What is an Informational Interview?
Informational interviews are a two-way conversation with a professional in your field of interest. They are interviews designed to help you gather more information about a specific industry, profession, or company. It is an excellent opportunity to talk with professionals in the field in order to get a more personal insight into your career of choice without the pressure of a formal job interview. It is important to remember that this is not a formal job interview. It is a fact-finding mission that provides you with exposure to professionals and creates opportunities for networking.1
Why is Networking so Important?
If you peruse the want ads, then you are only seeing about 20% of the positions that are truly available. Most employers look to fill positions from within their own organizations first. Then, they reach out to current employees for referrals. Often it is only if these two methods do not yield results that employers look to advertise open positions.2
A face-to-face meeting is the goal. Who would be a good person to meet with and how do you get a meeting?
It is important to identify what interests you and what kind of jobs you wish to investigate. This will narrow down a type of professional to get in contact with. Next, you want to schedules some meetings. By far, the best source for informational interviews are referrals, so tap your network of contacts. These people can be:
- Classmates/Alumni Contacts
If this method fails to produce results, connect with career services, join LinkedIn groups, or even do some research on the Internet. When getting in touch with your contact, make the purpose of the meeting clear-you are searching for information, not job leads. These are busy individuals, so ask them if they can spare 20 to 30 minutes for a meeting. Follow their lead as to whether they would prefer an over the phone or an in-person interview. Most likely, your contact will be helpful and very receptive to answering your questions.2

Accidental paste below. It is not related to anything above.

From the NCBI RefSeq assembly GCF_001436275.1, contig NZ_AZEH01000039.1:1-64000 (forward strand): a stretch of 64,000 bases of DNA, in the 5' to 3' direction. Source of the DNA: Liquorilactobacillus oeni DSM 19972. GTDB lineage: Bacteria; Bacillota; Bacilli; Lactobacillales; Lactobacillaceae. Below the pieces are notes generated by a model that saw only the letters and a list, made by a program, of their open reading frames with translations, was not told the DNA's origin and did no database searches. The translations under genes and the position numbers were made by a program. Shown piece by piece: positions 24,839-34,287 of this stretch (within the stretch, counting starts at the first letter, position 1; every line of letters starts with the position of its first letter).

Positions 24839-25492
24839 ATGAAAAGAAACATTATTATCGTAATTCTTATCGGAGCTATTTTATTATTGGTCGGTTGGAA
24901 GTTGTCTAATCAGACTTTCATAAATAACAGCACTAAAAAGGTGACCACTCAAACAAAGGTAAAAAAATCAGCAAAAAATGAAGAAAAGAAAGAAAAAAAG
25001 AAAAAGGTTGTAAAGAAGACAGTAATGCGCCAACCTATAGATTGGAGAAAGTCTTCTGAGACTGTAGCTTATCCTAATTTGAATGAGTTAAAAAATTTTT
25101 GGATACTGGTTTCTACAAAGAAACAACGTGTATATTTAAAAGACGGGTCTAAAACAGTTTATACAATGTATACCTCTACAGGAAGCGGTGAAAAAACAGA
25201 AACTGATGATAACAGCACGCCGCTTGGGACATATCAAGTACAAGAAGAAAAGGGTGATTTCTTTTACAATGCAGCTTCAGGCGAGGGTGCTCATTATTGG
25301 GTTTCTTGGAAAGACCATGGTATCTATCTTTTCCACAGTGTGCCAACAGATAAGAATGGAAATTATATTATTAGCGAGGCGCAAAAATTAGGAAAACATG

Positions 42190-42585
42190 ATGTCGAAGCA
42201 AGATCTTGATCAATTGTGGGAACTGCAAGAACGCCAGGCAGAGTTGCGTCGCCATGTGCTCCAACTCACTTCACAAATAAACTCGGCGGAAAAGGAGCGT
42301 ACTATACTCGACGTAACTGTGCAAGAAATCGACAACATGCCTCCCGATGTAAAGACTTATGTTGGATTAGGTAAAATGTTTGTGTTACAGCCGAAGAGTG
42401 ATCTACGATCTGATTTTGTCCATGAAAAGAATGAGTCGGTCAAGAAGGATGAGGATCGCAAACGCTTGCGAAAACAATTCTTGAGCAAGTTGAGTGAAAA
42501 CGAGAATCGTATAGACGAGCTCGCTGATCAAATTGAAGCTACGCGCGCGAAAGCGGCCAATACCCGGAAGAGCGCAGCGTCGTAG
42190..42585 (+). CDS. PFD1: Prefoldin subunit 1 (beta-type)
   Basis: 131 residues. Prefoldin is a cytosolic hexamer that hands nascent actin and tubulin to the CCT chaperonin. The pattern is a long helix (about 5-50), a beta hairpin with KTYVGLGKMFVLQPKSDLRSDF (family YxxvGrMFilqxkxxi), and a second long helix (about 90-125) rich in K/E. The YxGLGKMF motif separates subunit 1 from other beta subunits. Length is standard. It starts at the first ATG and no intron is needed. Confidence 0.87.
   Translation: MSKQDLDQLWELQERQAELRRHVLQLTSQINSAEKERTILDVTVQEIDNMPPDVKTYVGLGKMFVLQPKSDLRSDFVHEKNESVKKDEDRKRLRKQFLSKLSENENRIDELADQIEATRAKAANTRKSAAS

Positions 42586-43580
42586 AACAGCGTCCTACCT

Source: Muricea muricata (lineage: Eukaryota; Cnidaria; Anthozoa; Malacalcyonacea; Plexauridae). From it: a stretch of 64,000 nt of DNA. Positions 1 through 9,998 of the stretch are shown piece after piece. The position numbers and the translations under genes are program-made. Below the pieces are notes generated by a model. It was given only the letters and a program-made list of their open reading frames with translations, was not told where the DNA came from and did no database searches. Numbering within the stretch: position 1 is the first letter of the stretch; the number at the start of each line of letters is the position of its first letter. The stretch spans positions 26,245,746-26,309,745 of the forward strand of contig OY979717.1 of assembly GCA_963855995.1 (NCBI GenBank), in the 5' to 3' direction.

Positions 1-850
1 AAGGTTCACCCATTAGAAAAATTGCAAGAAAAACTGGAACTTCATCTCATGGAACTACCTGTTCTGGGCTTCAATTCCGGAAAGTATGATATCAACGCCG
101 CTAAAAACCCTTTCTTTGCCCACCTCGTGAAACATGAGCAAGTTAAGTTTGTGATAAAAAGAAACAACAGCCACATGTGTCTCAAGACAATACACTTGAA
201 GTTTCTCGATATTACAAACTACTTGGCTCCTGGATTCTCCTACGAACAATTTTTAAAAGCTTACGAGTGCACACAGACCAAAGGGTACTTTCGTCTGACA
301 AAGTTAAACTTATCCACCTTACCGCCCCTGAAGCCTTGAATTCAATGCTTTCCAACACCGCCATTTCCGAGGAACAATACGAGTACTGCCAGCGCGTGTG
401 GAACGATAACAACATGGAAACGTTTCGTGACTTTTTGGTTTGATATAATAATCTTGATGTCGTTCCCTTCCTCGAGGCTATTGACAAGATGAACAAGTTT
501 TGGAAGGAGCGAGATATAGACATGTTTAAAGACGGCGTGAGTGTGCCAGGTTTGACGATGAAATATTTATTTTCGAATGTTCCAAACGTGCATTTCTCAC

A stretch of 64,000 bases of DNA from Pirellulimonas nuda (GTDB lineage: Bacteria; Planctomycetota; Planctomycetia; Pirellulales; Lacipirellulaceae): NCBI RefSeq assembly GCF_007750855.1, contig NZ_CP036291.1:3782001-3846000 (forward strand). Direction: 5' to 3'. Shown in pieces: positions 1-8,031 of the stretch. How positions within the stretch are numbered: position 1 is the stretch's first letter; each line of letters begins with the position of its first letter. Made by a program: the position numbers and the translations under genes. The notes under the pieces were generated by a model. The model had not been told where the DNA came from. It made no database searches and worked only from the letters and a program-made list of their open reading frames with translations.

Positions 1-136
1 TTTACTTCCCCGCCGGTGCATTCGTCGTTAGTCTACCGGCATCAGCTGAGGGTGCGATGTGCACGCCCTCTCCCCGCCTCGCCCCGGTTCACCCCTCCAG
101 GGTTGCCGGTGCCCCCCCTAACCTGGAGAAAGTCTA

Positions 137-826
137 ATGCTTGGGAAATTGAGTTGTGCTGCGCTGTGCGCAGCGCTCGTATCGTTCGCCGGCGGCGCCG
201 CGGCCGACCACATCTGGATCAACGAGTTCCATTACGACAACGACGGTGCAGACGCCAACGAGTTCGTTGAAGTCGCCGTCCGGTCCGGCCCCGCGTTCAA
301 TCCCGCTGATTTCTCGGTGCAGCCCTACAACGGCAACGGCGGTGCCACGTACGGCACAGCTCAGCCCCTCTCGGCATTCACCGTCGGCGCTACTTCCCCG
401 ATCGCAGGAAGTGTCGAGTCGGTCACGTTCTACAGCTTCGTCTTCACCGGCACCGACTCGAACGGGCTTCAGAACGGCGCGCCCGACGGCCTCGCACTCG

Is the Informational Interview One Sided?
Absolutely not! The informational interview should be reciprocal in nature and should play into your networking strategy. Networking relationships do not open when you need something and close once you obtain it. Make sure that you prepare for your meeting. Do your homework on the company and, if possible, the person you're meeting with. Hobbies are a great icebreaker.
As your career progresses, keep in touch with your contacts-keep in communication about each other's endeavors or pass along an interesting professional publication that you found. The idea is not to necessarily make a new best friend, but to keep a fresh connection in place.
Healthy networking relationships can lead to opportunities for you and for others in your network. Make an effort to be open to new people and to be of assistance to others in the future. This is the essence of a reciprocal relationship and is an excellent practice to begin cultivating.
The Actual Interview: You have an interview scheduled. What are the next steps?
Before your interview, make sure that you research your contact and the company they work for. Know their official title and how to correctly pronounce their name. In addition, prepare at least 20 questions to ask (you probably won't have time for all, but it is prudent to have some backups).